The E3 Saxo Classic on Friday was truly a classic, with a podium for the ages – a final trio of Wout van Aert (Jumbo-Visma), Tadej Pogačar (UAE Team Emirates) and Mathieu van der Poel (Alpecin-Deceuninck) having seven monuments between them, and two Grand Tour wins.
It really did look like a dress rehearsal for the Tour of Flanders, a week on Sunday, with the big three going clear on the Oude Kwaremont. In fact, if you ignored Van Aert, the eventual winner, it was the decisive move of last year’s Flanders, which was won by Van der Poel.
It seems crass to talk about the next big thing in the aftermath of a truly brilliant race, as E3 was, but Flanders is what is at the top of everyone’s minds.
As Van der Poel put it in his post-race interview: “In the end Wout van Aert was too strong in the sprint but I can live with second place and hopefully next week I can turn things around.”
Pogačar echoed this: ” I hope things will be different next week. I’ll go home and do some good training, it’s just a week to Flanders.”
E3 is the beginning of a quartet of races that ends with the glory of Flanders: Gent-Wevelgem on Sunday, Dwars door Vlaanderen on Wednesday, then the Ronde next Sunday. However, this will be the last time that the big three face each other until they line up in Antwerp on the 2 April, so it was time well spent for all of them on what they could learn ahead of time.
Here’s what the trio need to do to win big in Oudenaarde.
Wout van Aert
Wout van Aert will be hoping the hangover from his win on Friday is non-existent, as he heads straight into Gent-Wevelgem on Sunday before the big race a week after.
This time last year, he was in a similar position, having won E3 that time, but Covid prevented him from taking to the start line of Flanders, hampering his team’s chances massively. Thinking back to a sombre pre-Flanders press conference attended by Christophe Laporte and Tiesj Benoot, one could see that with Van Aert’s absence, Jumbo-Visma’s plans had been shattered.
At E3, Van Aert was a different rider to the one he was in 2022, following, rather than initiating moves. Whenever Van der Poel took off, it was he that was there, but often he didn’t follow through and pull, in the knowledge of overwhelming team numbers behind.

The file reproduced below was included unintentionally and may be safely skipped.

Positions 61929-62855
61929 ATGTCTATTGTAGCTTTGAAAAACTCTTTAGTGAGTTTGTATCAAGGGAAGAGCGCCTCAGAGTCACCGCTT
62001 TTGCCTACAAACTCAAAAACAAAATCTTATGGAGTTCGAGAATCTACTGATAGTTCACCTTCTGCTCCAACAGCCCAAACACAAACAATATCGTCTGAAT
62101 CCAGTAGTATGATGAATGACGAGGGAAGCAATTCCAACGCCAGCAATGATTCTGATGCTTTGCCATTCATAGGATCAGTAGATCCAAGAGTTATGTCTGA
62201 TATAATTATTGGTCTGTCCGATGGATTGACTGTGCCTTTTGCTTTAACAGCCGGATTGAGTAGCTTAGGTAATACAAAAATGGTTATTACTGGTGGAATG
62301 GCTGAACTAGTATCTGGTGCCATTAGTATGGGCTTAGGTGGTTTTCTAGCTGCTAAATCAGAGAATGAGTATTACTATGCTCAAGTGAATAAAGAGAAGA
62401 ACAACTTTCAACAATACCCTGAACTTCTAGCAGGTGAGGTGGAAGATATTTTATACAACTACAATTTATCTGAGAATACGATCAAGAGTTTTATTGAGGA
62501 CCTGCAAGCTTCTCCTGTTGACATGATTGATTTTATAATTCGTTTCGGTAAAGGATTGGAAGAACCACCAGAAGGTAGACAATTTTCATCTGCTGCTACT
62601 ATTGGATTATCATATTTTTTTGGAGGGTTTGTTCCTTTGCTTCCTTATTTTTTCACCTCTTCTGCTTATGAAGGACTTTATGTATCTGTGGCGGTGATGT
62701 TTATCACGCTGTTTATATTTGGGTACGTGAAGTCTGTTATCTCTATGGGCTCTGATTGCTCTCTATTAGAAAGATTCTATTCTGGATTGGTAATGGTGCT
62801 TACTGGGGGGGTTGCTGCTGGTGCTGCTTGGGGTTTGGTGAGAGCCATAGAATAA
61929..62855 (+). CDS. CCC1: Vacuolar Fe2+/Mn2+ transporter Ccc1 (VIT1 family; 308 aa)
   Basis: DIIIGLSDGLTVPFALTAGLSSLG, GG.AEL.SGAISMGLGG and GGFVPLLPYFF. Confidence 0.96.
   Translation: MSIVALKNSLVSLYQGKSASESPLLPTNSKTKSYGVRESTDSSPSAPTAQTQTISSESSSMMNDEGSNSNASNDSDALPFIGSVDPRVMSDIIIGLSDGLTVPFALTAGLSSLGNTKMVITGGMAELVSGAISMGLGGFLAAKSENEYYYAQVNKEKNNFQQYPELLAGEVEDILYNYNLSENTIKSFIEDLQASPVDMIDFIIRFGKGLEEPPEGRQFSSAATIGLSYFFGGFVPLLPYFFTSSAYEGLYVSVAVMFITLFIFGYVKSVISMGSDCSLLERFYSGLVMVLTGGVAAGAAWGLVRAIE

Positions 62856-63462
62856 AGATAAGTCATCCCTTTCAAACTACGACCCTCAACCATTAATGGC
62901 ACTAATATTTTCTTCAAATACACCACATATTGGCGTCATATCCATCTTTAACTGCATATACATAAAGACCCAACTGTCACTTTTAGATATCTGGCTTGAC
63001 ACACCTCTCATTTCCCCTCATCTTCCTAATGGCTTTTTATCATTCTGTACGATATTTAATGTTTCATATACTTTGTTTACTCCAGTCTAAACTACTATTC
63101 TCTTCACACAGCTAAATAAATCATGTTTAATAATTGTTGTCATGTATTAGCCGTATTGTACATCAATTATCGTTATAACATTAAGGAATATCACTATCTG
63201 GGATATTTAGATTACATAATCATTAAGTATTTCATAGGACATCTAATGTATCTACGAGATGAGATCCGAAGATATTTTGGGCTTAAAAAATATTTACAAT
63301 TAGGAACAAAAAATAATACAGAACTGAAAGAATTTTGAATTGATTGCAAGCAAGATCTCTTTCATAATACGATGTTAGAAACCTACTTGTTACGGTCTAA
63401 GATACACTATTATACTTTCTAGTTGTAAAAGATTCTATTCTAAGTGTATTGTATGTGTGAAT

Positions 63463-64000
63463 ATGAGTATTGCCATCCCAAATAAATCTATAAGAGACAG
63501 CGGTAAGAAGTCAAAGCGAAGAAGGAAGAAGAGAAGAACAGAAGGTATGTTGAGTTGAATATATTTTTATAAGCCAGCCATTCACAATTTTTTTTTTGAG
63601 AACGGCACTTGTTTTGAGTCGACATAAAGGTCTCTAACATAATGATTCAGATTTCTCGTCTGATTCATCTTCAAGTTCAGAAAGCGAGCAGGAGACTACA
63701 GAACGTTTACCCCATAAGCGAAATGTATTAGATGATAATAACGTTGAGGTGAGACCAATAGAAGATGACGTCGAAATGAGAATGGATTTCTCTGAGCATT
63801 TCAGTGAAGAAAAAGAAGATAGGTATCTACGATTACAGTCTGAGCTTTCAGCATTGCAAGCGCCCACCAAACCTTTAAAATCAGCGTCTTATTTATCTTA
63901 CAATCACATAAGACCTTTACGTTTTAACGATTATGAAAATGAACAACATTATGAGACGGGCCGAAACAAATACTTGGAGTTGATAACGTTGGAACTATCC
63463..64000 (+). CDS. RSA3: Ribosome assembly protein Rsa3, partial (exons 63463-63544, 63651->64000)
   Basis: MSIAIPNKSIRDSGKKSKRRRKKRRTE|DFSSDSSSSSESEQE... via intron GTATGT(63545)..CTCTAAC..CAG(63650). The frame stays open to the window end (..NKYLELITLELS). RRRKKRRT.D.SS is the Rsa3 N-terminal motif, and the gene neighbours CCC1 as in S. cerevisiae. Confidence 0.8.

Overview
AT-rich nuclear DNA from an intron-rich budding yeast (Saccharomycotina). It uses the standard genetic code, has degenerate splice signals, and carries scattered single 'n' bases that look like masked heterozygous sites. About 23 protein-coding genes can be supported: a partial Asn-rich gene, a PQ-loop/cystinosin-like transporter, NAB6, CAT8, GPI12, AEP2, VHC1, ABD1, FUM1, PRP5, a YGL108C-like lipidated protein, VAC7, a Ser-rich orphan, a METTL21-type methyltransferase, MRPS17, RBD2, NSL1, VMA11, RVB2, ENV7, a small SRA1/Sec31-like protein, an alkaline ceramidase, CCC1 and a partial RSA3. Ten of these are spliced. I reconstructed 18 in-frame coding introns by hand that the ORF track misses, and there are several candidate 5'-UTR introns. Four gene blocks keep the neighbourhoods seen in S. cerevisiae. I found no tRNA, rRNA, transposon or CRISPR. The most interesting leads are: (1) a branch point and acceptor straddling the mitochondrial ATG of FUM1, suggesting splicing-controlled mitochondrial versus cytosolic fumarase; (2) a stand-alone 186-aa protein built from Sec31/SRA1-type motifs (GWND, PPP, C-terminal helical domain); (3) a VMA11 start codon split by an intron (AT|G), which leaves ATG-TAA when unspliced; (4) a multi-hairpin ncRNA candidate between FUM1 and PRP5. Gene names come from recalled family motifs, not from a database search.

When the leading trio was eventually established, it was Van Aert who looked the most likely to be dropped, almost heading backwards on the Oude Kwaremont; a motorbike crash might have slowed Pogačar’s surge in that moment and saved the race for the Belgian.
Van der Poel was the aggressor, and Pogačar tried to drop the pair, but Van Aert was able to cling onto the coattails of his rivals, in the knowledge of his superior sprint. Unlike at Flanders in 2020, this is exactly what transpired against his great Dutch peer, as he kicked past both Pogačar and Van der Poel to the line.
It might not come so easy at Flanders, with the other teams wise to his tactical approach. However, Jumbo have the strength in depth to play different options: Dylan van Baarle, winner of Omloop Het Nieuwsblad was largely absent on Friday, as was Tiesj Benoot, winner of Kuurne-Bruxelles-Kuurne, with both leaving the race early. Christophe Laporte was active, as was Nathan van Hooydonck, and with Van Aert as the trump card, Jumbo-Visma will feel pretty secure going into the race.
As long as Van Aert can cling onto Van der Poel and Pogačar at their most explosive, he will be the favourite; his whole season looks like it is pointing to this point.
Mathieu van der Poel
As Mathieu van der Poel attacked again and again off the front on Friday, he looked like the strongest man in the race, as he had been at Milan-San Remo a week previously. However, unlike on the Poggio, he simply could not make his trademark powerful move to take the race away from his rivals.
The Dutchman’s problem was that he could not shake off Van Aert, who had the beating of him in the sprint in Harelbeke. However, this might all be different at Flanders in nine days time, with the longer course perhaps working in Van der Poel’s favour. This was definitely the case in 2020, when he beat his Belgian rival in a two-up sprint at the end of the race.
His Alpecin-Deceuninck squad looked strong, with Søren Kragh Andersen and Dries De Bondt looking like the perfect foils, he just has to make an attack that properly counts.
It would not be surprising if he was keeping his powder slightly dry for the big event. After all, he is a two-time winner of the Tour of Flanders, so he knows how to taste victory in Oudenaarde. It could simply be that his sprint at the end of a 270km race is relatively better than one at the end of 200km.
Tadej Pogačar: Grand Tour champion, master of general classification, and cobbled Classic natural.
This is how it seems, anyway, with the Slovenian looking adept at his first try at E3, and just his third Belgian Classic ever, after Dwars and Flanders last year. Pogačar can certainly make the front group of the race, he is too good not too. He even came back from some iffy positioning earlier in the race to challenge at the very end.
His problem comes at the end, with any group he comes to the finish with likely to have a faster finisher in it, as he found with Van der Poel at Flanders last year, and with the same rider, plus Van Aert, at E3.
Instead of hanging on until the end, Pogačar might have to do something pretty ridiculous in order to make it to the finish alone. Like at Strade Bianche in 2022, when he attacked with 50km to go, the UAE Team Emirates rider might find that going from incredibly far out is his best chance of victory, as Philippe Gilbert did in 2017. You would not put it past him.